23. The articles below are from earlier postings and are part of my
original thinking on the topic.
27 Apr 04
UK 1522 Singapore 2222
From: Robert Ho (email@example.com)
Subject: RH: Philosophy of Law all wrong and how to put it right
View: Complete Thread (2 articles)
Date: 2003-11-17 07:55:12 PST
RH: Having had about half a dozen tangles with the law, at the wrong
End of the law, that is, I have ruminated about the nature of law and come to some surprising observations.
For instance, notice that law is fixatedly associated with punishment. In other words, the whole business of law is only to lay down what is NOT permissible, infringement of which draws a prescribed punishment.
Why should it be that way, or remain that way?
Why, for instance, can not law prescribe rewards for compliance with
the laws? After all, any psychologist will tell you that rewarding
good behaviour is far more effective in eliciting a desired behaviour
than punishing an infringement of a rule. The carrot, they say, works
better than the stick.
Even the statue of justice is a woman, a goddess presumably, carrying
a scale balance in one hand but a fearsome sword in the other. [She
wears a blindfold to indicate that she is impartial; but on our City
Hall and Supreme Court Buildings, if I remember right, she is NOT
blindfolded, which is very appropriate; next time you pass by, see if
I am right].
This one-sided emphasis on punishment thoroughly skews the whole
business of government, which is mostly about laying down the law and, of course, prescribing the punishment for any infringement of those laws.
For example, because of this, all leaders see themselves as Punishers, rather than as Encouragers. They spend all their lawmaking time devising punishments to, hopefully, fit all the various degrees of crimes that may be committed for any law they want to pass.
And then, having thoroughly sown the entire edifice of law with
copious declarations of what is not permissible, and the resulting
punishments thereof, leaders and governments devote the entire justice system to catching offenders, determining their guilt, and of course, laying on the punishment, which tends to be harsh in Singapore so that drug takers are forcibly interned in Drug Rehabilitation Centres, drug carriers are hanged, and many other offences have their offenders' buttocks split with a well-oiled rotan.
Think what could happen with a legal system that rewards good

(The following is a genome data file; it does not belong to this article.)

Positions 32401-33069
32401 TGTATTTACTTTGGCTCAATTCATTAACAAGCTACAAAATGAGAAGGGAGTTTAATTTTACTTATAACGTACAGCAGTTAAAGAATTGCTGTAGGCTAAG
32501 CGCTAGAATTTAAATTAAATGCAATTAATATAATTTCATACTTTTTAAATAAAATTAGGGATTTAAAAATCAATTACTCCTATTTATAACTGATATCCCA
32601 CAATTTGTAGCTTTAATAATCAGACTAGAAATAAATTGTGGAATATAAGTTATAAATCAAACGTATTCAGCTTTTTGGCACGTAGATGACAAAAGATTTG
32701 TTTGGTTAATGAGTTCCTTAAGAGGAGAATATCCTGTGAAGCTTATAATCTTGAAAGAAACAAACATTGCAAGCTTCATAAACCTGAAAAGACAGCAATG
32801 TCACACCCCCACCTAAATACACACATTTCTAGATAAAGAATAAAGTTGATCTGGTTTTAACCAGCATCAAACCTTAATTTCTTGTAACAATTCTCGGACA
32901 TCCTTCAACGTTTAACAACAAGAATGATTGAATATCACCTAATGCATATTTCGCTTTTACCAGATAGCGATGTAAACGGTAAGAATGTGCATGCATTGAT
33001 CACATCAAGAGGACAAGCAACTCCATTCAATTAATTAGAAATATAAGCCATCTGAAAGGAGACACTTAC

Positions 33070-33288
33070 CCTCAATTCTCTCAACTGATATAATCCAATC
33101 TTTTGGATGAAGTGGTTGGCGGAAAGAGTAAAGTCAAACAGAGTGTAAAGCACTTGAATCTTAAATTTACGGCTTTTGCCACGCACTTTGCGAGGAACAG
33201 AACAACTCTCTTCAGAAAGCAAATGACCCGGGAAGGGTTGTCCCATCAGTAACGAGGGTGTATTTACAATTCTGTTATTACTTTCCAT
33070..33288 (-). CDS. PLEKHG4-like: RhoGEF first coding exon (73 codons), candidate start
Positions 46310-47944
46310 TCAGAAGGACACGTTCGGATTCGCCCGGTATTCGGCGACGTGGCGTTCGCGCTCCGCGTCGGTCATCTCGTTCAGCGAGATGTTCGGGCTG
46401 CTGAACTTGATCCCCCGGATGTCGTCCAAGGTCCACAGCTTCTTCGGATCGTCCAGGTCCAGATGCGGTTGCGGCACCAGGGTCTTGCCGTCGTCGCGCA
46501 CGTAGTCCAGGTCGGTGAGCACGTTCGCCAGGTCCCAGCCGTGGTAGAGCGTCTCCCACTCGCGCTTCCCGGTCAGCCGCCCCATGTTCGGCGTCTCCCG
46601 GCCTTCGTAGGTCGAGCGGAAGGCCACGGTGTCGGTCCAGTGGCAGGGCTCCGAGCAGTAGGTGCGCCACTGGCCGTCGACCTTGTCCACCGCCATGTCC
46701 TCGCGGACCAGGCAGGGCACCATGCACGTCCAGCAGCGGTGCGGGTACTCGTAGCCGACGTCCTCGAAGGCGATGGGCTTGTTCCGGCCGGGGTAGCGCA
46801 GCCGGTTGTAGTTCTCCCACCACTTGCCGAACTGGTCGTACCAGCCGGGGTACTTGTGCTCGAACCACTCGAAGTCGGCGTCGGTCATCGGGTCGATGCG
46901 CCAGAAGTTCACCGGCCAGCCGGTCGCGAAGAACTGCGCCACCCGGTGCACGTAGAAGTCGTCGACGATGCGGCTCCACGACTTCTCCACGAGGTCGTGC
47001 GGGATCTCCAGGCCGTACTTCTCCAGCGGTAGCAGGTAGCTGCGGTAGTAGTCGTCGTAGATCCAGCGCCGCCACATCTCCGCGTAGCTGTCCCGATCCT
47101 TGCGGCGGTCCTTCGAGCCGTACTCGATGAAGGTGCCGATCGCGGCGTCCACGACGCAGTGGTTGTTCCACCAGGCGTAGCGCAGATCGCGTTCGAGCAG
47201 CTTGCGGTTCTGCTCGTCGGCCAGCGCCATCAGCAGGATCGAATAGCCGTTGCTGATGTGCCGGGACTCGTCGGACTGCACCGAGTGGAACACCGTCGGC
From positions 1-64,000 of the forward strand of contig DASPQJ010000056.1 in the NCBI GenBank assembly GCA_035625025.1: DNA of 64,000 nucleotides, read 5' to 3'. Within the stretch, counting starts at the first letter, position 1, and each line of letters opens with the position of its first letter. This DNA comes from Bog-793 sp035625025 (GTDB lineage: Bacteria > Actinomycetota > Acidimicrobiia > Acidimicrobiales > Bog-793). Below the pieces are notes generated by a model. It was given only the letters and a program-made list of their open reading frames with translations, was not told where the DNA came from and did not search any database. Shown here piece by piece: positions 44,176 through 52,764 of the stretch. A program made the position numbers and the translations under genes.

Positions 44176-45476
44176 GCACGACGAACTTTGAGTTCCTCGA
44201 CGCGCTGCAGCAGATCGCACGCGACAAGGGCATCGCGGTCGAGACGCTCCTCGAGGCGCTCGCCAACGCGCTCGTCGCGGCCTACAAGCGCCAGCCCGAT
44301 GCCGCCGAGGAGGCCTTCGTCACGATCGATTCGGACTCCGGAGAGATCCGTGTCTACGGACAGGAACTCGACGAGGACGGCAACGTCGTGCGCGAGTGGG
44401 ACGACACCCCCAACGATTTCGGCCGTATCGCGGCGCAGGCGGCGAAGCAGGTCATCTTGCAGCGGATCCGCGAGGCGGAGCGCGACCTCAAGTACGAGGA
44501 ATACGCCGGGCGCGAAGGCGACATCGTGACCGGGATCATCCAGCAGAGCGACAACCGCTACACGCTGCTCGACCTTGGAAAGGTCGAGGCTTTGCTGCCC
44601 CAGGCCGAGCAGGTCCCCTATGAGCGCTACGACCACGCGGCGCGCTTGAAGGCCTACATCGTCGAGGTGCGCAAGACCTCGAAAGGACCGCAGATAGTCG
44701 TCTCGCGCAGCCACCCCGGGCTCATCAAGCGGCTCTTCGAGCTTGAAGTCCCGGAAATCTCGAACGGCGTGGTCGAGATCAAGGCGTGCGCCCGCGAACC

behaviour as much as it punishes bad. That is, using both the carrot
and the stick.
For supreme 'good' behaviour that we want to encourage, we could give
medals, for example, in the US, giving say, the Congressional Medal of Honour to UK Prime Minister, Tony Blair, for being Anglo-Saxon enough to volunteer his people into a war that had nothing to do with
anyone's security, let alone Britain's, a war that is a US naked grab
of Iraq's oil and strategic location.
Or, for another supreme reward for 'good' behaviour that we want to
encourage, we could give Senior Minister Lee Kuan Yew, another hefty
pay rise of a million or two. Oh, I forgot, he already gave himself a
'salary' of S$2 million or so. [I put a quote mark on the word
'salary' because the ordinary meaning means 'payment for work done'
which is not the case of Lee, since he has hardly done any work for
You get the drift. Reward people for good behaviour. Like income tax
deductions for every year that they remain crime-free. Even a road tax reduction if you did not even get a parking ticket that year.
This could translate to outright cash gifts or National Vouchers
[think of a slicker name, please, readers] for sports heroes who won
big games for the country, etc, with smaller incentives for smaller
organisations like clubs, etc. Or the scientist who invented a nifty
gadget that saves lives in hospitals. Or recognition for a Mother
Theresa. [Need not be money because there're tonnes of other rewards
Wow! This could change society dramatically. This could change the
nature of government. From seeing itself as keeper of the laws to
encourager of all that is best in human nature.
Instead of keeping eyes peeled for infringers, this new law under this new philosophy will keep its eyes peeled for do-gooders. Before we know it, we could have a society of polite, considerate, even
altruistic people that each and every subsequent generation will grow
up to be, even if this present generation is a write-off.
Human nature itself could change. And, with it, the world. Did someone say that "to change the world, begin with yourself"? Before you know it, we'd all be fighting [oops, wrong word?] to be last through the door: "After you", "No, after you, please".